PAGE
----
Today I read an article in the Toronto Sun paper. It was titled “Don’t be sads, it’s Christmas.” It was quite a problematic article and showed many misconceptions about atheists. I wrote this response to the article:
“Dear Michael Coren,
My name is Hesse. I am a 24 year old university student attending the University of Calgary. I am writing you in regards to your article “Don’t be sads, it’s Christmas.” I am writing you because I am the president of the Freethinkers club at the university as well as the student lead of the Faith and Spirituality Center’s student team (FASST). I am also a committed atheist. At least I assume I fit into your definition as a committed atheist. I must admit, I’m not entirely sure what you mean by “committed.” I am not writing to convince you that atheism is right. I don’t care what you believe. And I am not writing to attack Christmas. I, like many Canadians, enjoy the Christmas holiday. I am merely writing to discuss some of the problems that I found in your article. I hope that you read my letter and I hope that it gets you thinking about some of the assumptions that you have made. In your article, you wrote “It’s an atheist’s nightmare, Christmas coming just a couple of weeks after Pope Francis was named Time’s Man of the Year.” I don’t quite understand where you are going with that comment. First off, I don’t really care who Time names as person of the year. It’s a magazine. And they have named plenty of people “person of the year,” religious or not. It really has no effect on me. Nor does it affect anybody else that I know. Second, Christmas comes every December 25. We were expecting it to come December 25 this year as well. Frankly, I like Christmas. It gives me a chance to take a break from school and work. It is my chance to relax and spend time with family and friends. That’s what Christmas is all about for most atheists. It’s also what Christmas is all about for my Catholic family. I never even heard the phrase “Jesus is the reason for the season” until I was an adult. Christmas is a wonderful holiday, and it is for everybody. If you want to keep it religious, fine. But you cannot force your religion on anybody, nor can you force everybody to accept Christmas as being strictly Christian. We all get to celebrate and we all get to do so in our own way. You went on to say “OK, let me qualify that — one of the most unhappy, lugubrious and neurotic. I’d forgotten feminists and socialists” as a description of atheists. I guess two out of five isn’t bad. Well, four. Unhappy and lugubrious mean the same thing. I am happy to admit that I am in fact both a feminist and a socialist. I believe that I deserve all of the same rights as you despite my femaleness. Don’t you? I also fully intend to vote for the NDP in the coming election. I am hoping that more people realise the problems with Harper’s Conservative government and vote Liberal or NDP. I am not, however, unhappy or neurotic. And I’m pretty sure that you don’t get to determine another person’s mental state without their direction. Unless you happen to be a certified Psychologist. You seem to be quite confused by atheism and what atheists believe. To clarify some of the misconceptions which your early comment suggests that you hold; atheists are not atheists because we are angry at god or want to sin. We are atheists because we happen to not believe in any gods. You go on to show your lack of understanding of what atheism means by saying “I suppose that if you are convinced the world is a hateful place and everybody is against you, it must seem rather dark.” I don’t believe that the world is dark and hateful. I just don’t believe that it was created specifically for people. I do happen to believe that the world is far better than it was in the past. We have clean hospitals with medicine that have drastically improved our lives. Originally hospitals were a place where people went to die. We also have an abundance of food to eat and amazing technology at our finger tips. Life in general is far more pleasurable and relaxing than it has ever been. Yes, there are issues in the world, and I do believe that it is our job to change these issues. But who exactly thinks that the world is nothing but sunshine and daisies? Most Christians don’t seem to, despite your saying “Christians, on the other hand, assume the opposite, and are convinced the world is full of light.” I’m not saying that Christians think that the world is a bad place, but some do. Some are convinced that the end times are near. Some think that the world deserves to burn because we allow gay marriage. Some are more than willing to abuse people who are immigrants, or non-Christians, or who they perceive as living sinful lifestyles. Those people don’t seem to think that the “world is full of light.” They see evil everywhere and are quite fearful. As I said in the beginning, I hope this letter allows you to rethink some of your perceptions about atheists. I look forward to hearing back from you.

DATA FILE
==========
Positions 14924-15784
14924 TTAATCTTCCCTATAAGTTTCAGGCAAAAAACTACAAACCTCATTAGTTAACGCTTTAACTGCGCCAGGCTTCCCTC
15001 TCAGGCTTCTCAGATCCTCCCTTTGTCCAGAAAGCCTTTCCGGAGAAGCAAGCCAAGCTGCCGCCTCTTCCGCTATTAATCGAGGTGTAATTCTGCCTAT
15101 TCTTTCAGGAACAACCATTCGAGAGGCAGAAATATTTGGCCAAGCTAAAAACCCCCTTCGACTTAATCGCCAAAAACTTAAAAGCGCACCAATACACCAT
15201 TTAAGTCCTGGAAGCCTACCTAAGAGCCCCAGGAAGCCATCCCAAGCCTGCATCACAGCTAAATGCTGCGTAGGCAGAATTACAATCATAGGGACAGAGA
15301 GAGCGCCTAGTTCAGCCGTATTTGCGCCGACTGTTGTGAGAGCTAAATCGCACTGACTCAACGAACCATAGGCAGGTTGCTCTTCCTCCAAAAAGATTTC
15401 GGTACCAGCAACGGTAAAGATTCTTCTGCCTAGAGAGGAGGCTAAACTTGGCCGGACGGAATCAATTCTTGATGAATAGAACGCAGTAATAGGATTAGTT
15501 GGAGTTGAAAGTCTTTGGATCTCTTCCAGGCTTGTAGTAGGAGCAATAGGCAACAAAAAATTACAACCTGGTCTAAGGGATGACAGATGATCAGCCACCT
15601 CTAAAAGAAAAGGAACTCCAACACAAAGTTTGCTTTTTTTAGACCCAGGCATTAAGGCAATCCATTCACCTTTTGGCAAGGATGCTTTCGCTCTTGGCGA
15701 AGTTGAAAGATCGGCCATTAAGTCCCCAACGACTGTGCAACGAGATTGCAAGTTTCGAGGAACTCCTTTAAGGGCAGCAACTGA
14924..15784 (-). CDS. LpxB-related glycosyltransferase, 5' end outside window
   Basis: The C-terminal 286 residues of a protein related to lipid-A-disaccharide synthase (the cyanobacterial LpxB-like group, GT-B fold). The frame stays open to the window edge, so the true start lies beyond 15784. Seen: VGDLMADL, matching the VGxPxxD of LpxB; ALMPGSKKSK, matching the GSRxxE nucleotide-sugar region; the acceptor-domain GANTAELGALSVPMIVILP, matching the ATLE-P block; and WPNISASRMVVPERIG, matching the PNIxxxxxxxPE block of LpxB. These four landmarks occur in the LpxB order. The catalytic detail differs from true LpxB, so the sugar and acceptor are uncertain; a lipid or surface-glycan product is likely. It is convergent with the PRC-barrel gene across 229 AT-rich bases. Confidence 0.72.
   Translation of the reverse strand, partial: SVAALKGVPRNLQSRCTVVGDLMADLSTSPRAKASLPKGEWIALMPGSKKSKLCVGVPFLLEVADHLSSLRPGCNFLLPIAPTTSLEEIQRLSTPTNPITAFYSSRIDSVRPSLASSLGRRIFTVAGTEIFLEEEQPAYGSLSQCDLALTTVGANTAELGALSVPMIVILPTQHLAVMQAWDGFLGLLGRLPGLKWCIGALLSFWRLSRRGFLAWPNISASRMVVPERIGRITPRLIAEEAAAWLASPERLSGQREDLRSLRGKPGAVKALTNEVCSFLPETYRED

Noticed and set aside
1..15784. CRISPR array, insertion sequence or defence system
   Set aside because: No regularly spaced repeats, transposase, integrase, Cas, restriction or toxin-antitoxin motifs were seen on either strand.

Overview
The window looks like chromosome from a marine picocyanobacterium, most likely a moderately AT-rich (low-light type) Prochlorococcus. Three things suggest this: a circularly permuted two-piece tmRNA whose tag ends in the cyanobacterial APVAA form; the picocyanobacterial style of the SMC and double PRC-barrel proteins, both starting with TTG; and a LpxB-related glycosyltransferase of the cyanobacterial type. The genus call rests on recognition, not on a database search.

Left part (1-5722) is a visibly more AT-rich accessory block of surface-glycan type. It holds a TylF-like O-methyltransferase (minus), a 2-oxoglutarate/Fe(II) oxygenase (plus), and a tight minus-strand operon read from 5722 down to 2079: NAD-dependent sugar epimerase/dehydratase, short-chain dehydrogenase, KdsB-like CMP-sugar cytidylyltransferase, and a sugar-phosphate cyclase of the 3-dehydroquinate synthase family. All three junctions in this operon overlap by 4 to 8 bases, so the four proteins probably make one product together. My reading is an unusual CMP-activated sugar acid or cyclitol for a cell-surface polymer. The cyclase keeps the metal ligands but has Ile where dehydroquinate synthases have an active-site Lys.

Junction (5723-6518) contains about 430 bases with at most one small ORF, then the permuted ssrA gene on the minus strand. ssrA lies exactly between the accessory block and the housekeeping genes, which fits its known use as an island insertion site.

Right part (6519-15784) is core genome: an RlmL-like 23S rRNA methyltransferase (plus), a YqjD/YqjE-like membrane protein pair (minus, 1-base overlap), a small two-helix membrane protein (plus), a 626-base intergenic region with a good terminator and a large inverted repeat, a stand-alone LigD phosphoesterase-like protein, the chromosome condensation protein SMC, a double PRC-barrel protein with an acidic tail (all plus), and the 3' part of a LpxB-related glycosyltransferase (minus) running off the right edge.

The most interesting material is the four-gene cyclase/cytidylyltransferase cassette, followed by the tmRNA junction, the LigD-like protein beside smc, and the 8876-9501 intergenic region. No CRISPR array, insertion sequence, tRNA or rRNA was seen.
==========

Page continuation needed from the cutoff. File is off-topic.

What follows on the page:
Thank you for your time and I hope that you have a wonderful Christmas holiday,
It is quite common for people to assume that atheists are angry and hate Christmas. I don’t understand this thought process. I love holidays. I love spending time with my loved ones. And I enjoy being able to take a break from the hassles of life. What I have a problem with is people trying to force their beliefs on others. If we all just accepted that holidays are for everybody and we are all free to celebrate how we wish, then we will all get along a lot better.